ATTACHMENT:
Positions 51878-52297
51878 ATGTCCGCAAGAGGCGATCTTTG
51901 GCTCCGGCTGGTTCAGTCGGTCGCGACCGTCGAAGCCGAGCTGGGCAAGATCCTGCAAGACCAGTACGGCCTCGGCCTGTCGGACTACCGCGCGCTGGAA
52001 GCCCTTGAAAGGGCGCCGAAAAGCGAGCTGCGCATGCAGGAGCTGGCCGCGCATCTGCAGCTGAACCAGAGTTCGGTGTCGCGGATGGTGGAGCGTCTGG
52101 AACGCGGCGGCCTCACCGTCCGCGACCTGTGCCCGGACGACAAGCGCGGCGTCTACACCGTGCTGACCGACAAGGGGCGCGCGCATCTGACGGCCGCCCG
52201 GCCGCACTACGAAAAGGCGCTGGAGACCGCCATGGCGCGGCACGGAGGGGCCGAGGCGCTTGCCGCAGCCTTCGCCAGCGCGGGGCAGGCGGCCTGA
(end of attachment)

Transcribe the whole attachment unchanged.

Positions 51878-52297
51878 ATGTCCGCAAGAGGCGATCTTTG
51901 GCTCCGGCTGGTTCAGTCGGTCGCGACCGTCGAAGCCGAGCTGGGCAAGATCCTGCAAGACCAGTACGGCCTCGGCCTGTCGGACTACCGCGCGCTGGAA
52001 GCCCTTGAAAGGGCGCCGAAAAGCGAGCTGCGCATGCAGGAGCTGGCCGCGCATCTGCAGCTGAACCAGAGTTCGGTGTCGCGGATGGTGGAGCGTCTGG
52101 AACGCGGCGGCCTCACCGTCCGCGACCTGTGCCCGGACGACAAGCGCGGCGTCTACACCGTGCTGACCGACAAGGGGCGCGCGCATCTGACGGCCGCCCG
52201 GCCGCACTACGAAAAGGCGCTGGAGACCGCCATGGCGCGGCACGGAGGGGCCGAGGCGCTTGCCGCAGCCTTCGCCAGCGCGGGGCAGGCGGCCTGA